Everything you need to know about Assetto Corsa.
PC, PS4, Xbox One
Release Date:PC: 2014, PS4 and Xbox One: 2016
Assetto Corsa is a racing simulator that was developed by Kunos Simulazioni for the PC. At the 2015 E3 it was announced that 505 Games was going to be publishing a version of the game whose name is Italian for “Racing Setup” to the Xbox One and PS4. The current generation console version of the game is due to release sometime in 2016. The game has been built as something that is as realistic as possible and relies heavily on the ability to mod the core game as well as customize the cars that are able to be driven in the game. Because the game was first released on PC, the developers and publishers have had a decent amount of time to see what works and what doesn’t since the early access version hit in 2013.
Kunos Simulazioni relied on the construction of Assetto Corsa thanks to the experience the developer acquired with the creation of other racing games like NetKar Pro and Ferrari Virtual Academy. While those were driving simulators of a different ilk, their construction played a rather large role in how the company went about putting together Assetto Corsa for the PC and in turn allowing them to take the next step in bringing the game to consoles in 2016. The company actually has it’s headquarters close by one of the top Italian racing locations. They’ve allowed this location to help them put renditions of international circuits (surveyed using both traditional and laser scanning technology), as well as global car brands, racing prototypes, historic cars, single seaters and iconic cars.
The game was officially announced for PC through Steam in 2010 working alongside a driving school project for Automobile Club d’Italia. In 2011, the game took a significant step forward when the developers decided to use Unity Engine 3 but eventually found there were severe drawbacks to the same. Eventually the firm decided to make its own in-house engine. They completed that engine and started polishing the work they had already done by the end of 2011.
Because they went in-house they were also able to make a kind of hodge podge of developing languages in order to come up with the finished product. C++ is used for the simulation portion of Assetto Corsa, and Go for its multiplayer networking. User interface and launcher core is coded in C#, but the interface itself in HTML to allow users to create interface modifications. Python can be used for developing plugins for retrieving simulation data in real time. APIs used are DirectX 11 for graphics, FMOD for sound and ODE for collision detection and rigid body physics.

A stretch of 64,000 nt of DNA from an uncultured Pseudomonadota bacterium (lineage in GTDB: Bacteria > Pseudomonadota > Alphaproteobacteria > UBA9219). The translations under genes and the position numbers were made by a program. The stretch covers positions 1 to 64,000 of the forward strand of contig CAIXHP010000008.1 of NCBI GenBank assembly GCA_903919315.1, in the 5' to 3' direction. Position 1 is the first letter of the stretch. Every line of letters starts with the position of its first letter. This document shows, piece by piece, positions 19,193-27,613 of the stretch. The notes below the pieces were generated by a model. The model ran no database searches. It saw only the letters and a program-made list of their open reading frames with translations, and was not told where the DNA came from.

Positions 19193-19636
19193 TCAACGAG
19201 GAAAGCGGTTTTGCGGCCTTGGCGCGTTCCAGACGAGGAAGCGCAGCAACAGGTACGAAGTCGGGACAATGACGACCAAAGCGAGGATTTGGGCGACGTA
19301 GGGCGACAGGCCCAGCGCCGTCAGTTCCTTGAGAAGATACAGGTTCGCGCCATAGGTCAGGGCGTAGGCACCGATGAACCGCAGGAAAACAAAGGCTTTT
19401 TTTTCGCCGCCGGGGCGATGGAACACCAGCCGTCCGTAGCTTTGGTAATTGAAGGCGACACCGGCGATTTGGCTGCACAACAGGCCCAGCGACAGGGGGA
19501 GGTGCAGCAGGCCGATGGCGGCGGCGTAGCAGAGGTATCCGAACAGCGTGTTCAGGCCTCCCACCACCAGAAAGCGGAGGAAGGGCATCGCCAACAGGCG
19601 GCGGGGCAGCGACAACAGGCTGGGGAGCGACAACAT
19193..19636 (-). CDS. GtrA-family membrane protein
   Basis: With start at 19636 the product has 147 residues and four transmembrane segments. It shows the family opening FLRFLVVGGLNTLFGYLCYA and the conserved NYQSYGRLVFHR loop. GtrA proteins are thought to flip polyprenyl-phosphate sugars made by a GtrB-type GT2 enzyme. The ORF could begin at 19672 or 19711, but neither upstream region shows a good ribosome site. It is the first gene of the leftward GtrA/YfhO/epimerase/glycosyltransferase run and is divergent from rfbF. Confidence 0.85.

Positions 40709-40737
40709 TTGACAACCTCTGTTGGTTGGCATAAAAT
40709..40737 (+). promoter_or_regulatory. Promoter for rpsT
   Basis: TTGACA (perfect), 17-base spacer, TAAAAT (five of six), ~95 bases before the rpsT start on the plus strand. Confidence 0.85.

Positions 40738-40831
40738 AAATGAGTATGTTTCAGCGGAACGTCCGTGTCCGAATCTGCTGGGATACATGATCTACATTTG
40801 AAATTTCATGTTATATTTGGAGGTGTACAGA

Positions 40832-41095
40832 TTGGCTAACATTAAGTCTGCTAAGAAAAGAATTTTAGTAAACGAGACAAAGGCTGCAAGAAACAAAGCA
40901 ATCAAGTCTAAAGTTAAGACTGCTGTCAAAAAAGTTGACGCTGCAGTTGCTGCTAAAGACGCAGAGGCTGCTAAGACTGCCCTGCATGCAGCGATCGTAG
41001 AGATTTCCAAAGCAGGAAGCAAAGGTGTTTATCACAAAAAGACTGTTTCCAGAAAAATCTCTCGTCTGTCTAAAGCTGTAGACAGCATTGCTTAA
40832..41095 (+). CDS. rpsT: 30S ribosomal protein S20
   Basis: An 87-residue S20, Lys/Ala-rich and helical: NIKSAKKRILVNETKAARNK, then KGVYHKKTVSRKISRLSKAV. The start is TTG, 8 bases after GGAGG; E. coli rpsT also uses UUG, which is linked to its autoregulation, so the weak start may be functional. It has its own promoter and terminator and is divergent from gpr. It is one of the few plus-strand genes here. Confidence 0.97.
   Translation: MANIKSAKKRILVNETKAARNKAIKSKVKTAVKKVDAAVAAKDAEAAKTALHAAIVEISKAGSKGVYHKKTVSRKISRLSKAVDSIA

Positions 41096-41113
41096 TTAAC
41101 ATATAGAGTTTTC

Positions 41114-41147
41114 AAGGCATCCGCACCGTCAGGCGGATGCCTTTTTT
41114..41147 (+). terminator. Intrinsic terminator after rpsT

In February of 2013, Kunos Simulazioni released a playable demo, which offered one car, Lotus Elise SC, and one track, Autodromo dell’Umbria in Magione, Italy, as well as two playing modes, free practice and time attack. The purpose of the demo was to allow players to get a look at the engine, as well as report back any problems that came with this early version. In November of 2013 the game went into early access. Part of this early access offering meant that the developer was offering an update with new cars, tracks and features about every two weeks. The team was also working to add new content and improving existing parts of the game. In December of 2014 the game was officially released as a full game. In May of 2015 the developer officially announced it was bringing the game to the Xbox One and PS4.
Because Assetto Corsa strives to be a simulator of real world racing, the game has put in a number of different tracks and cars that truly exist. The PC version of the game has had different cars and tracks added after it was first rolled out. It’s a safe bet that the company will be able to include a great number of these cars and tracks into the release version of the game that comes out on the Xbox One and PS4. All in all, there are now more than 210 cars that can both be drived and heavily customizable by players. Of those 210 cars, there are a number of companies that provide quite a few of the vehicles in the lineup. Those companies are Abarth, BMW, Classic Team Lotus, Ferrari, KTM, Lotus cars, McLaren, Mercedes, Scuderia Glickenhaus, Pagani and Tatuus. When it comes to tracks, there was a version one release of the PC game that came with 17 different tracks:
More tracks have been added to the game since that original release. It is not yet known if all of the tracks will be added at launch or whether the company might have a launch day version of tracks available with more content being added through DLC.
Assetto Corsa features a third person point of view, but also has a first person approach that allows players to see the car and the track from behind the wheel. The game includes a career mode, a list of special and unique events and challenges, and fully customizable, single player and multiplayer modes. These modes feature quick races, race weekends including free practice session, qualifying session and race. Other modes allow for players to try out Drag races, and drift challenges. Four driving assist profiles (gamer, racer, pro, plus a fully customizable profile) allow any kind of player to play the simulation at a level where they are comfortable and can actually enjoy the game.
Advanced setup options and telemetry for data analysis; dynamic simulation of the tire rubber deposited on track, depending on the car laps; an adjustable time of the day mode, featuring sun position calculated in real time, depending by geographical coordinates of the track and by the sun curve according to time and date, in order to get the same light conditions of the real tracks. The modding in the game will allow users to create their own cars that can then be run on the tracks and can even make the tracks they want to run the most.
Note: This wiki will be updated once we have more information about the game